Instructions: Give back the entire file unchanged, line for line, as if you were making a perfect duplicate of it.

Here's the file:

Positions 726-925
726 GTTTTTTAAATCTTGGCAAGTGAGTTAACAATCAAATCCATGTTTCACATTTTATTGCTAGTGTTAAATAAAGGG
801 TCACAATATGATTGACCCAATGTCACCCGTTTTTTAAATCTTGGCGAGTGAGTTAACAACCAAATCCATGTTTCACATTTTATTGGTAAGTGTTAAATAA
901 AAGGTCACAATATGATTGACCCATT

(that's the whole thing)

Positions 726-925
726 GTTTTTTAAATCTTGGCAAGTGAGTTAACAATCAAATCCATGTTTCACATTTTATTGCTAGTGTTAAATAAAGGG
801 TCACAATATGATTGACCCAATGTCACCCGTTTTTTAAATCTTGGCGAGTGAGTTAACAACCAAATCCATGTTTCACATTTTATTGGTAAGTGTTAAATAA
901 AAGGTCACAATATGATTGACCCATT